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Re: XML Processing Model Requirements

From: Tony Butterfield <tab@1060.org>
Date: Tue, 04 May 2004 15:59:55 +0100
To: public-procmodel-comments@w3.org
Cc: dmitry.lenkov@oracle.com, Norman.Walsh@Sun.COM
Message-Id: <1083682794.2473.117.camel@localhost>

Your requirements document made interesting reading to us at 1060
Research. Many years ago in a stealth research project inside
Hewlett Packard Labs we evolved a language called Declarative Processing
Markup Language (DPML) in a project called Dexter which was eventually
spun out of HP and now has a home at http://www.1060research.com/ The
language has evolved considerably since then through extensive use.

It is remarkable how closely your requirements are satisfied by DPML.

Point by point:

The language must be rich enough to address practical interoperability
> concerns.
DPML supports an extensible instruction set which is dynamically discovered
at runtime.
> The language should be as small and simple as possible.
The language has no built in instructions. It has keywords for exception
handling, conditional processing, and iteration.
> The language must allow the inputs, outputs, and other parameters of a
> components to be specified.
Arbitrarily named input and parameters can be specified. In the vain of
functional programming on one output (except by side effect) is possible.
> The language must define the basic minimal set of mandatory input
> processing options and associated error reporting options required to
> achieve interoperability.
We have currently have no meta data definition of a program or service within
the DPML language itself.
> Given a set of components and a set of documents, the language must
> allow the order of processing to be specified.
The order of processing is specified.
> It should be relatively easy to implement a conformant implementation of
> the language, but it should also be possible to build a sophisticated
> implementation that can perform parallel operations, lazy or greedy
> processing, and other optimizations.
Our implementation of DPML is very compact and simple- it is possible to
see how it could made more sophisticated to perform parallel operations,
lazy or greedy evaluation and other optimizations.
> The model should be extensible enough so that applications can define
> new processes and make them a component in a pipeline.
Yes, one DPML process may call another as a subroutine.
> The model must provide mechanisms for addressing error handling and
> fallback behaviors.
We have a mechanism for nested exception handling in which the exception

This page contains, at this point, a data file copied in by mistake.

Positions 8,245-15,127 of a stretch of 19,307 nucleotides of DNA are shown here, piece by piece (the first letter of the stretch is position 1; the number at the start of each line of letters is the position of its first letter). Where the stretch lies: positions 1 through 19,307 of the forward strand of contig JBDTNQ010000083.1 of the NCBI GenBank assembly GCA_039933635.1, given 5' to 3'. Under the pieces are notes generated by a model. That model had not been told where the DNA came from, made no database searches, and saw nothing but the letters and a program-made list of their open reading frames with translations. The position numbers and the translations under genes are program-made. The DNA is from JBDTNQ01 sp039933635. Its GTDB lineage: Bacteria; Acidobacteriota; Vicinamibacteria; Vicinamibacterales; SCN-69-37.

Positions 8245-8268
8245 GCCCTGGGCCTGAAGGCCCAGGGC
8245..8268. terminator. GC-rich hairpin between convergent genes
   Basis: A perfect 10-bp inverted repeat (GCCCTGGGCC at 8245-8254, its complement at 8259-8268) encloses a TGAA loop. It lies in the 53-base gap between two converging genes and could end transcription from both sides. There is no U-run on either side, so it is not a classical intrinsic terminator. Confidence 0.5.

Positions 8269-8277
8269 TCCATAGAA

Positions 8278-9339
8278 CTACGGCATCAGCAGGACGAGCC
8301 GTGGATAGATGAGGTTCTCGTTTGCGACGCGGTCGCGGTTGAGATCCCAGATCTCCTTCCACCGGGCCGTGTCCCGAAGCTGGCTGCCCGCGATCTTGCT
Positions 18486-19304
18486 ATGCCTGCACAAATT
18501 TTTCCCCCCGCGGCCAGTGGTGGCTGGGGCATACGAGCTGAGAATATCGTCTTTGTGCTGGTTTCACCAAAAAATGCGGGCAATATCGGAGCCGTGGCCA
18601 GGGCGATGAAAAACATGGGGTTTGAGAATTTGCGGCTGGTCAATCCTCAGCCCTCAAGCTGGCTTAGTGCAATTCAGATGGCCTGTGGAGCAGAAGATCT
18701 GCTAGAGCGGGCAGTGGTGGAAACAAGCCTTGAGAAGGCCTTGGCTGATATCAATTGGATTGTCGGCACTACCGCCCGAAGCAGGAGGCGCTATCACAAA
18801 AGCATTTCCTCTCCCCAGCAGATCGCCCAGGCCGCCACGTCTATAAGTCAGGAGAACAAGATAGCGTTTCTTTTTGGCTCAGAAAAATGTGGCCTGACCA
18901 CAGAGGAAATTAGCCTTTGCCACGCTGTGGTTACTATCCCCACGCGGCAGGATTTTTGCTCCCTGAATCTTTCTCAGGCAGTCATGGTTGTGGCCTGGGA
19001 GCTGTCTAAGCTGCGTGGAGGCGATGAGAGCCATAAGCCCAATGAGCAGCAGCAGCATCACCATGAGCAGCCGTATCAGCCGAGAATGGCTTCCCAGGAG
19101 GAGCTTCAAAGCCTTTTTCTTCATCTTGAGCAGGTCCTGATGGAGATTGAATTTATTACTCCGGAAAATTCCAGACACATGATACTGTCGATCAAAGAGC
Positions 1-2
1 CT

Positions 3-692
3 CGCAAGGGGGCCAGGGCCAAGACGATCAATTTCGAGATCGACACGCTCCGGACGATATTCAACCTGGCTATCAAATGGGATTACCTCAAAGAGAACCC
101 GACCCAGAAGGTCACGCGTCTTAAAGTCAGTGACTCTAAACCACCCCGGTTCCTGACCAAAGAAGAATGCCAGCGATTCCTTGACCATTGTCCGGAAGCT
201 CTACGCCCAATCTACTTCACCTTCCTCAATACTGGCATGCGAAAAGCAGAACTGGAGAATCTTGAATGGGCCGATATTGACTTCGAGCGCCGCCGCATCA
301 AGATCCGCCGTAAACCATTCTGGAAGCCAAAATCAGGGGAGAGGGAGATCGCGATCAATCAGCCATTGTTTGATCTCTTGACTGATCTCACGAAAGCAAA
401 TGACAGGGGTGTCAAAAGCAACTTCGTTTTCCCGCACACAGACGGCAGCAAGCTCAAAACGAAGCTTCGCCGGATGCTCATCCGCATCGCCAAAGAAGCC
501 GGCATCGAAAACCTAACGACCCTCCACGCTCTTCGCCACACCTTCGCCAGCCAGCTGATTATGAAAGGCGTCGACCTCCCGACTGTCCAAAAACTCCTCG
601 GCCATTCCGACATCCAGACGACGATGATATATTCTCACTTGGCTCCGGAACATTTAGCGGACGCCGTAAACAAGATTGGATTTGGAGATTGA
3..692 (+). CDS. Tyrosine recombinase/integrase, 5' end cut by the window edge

is available as an XML document. We also present an instruction for throwing
> The model could allow conditional processing so that different
> components are selected depending on run-time evaluation.
We have an "if" and a "choose" instruction. We also have the capability
for iterative processing using the "while" instruction.
> The model should not prohibit the existence of streaming pipelines.
We have examples which do processing on a SAX stream pipeline and examples with
> The model should allow multiple inputs and multiple outputs for a
> component.
We allow arbitrary inputs. We allow only one output.
> The model should allow any data set conforming to one of the W3C
> standards, such as XML 1.1, XSLT 1.0, XML Query 1.0, etc., to be
> specified as an input or output of a component.
DPML is dataset neutral. New data types can be dynamically used at runtime
depending upon what are used or presented by the available instructions.
In addition to XML datatypes DPML can support anything from character
streams to image pixel maps and video streams.
> Information should be passed between components in a standard way, for
> example, as one of the data sets conforming to an industry standard.
You have the choice to use industry standard data sets or application
internal optimized ones.
> The language should be expressed in XML. It should be possible to author
> and manipulate documents expressed in the pipeline language using
> standard XML tools.
DPML is expressed in XML though we have received much criticism for this
> The pipeline language should be declarative, not based on APIs.
The APIs of the underlying data sets and instructions are hidden.
> The model should be neutral with respect to implementation language.
> Just as there is no single language that can process XML exclusively,
> there should be no single language that can implement the language of
> this specification exclusively. It should be possible to interoperably
> exchange pipeline documents across various computing platforms. These
> computing platforms should not be limited to any particular class of
> platforms such as clients, servers, distributed computing
> infrastructures, etc.
We believe this to be the case. Our implementation is written in Java
but there is nothing Java specific.
For more details see:

DPML isn't currently an open specification but our implementation is
open source. However we would have no hesitation in working toward an
open specification.

Tony Butterfield <tab@1060.org>
1060 Research
Received on Tuesday, 4 May 2004 11:37:59 UTC

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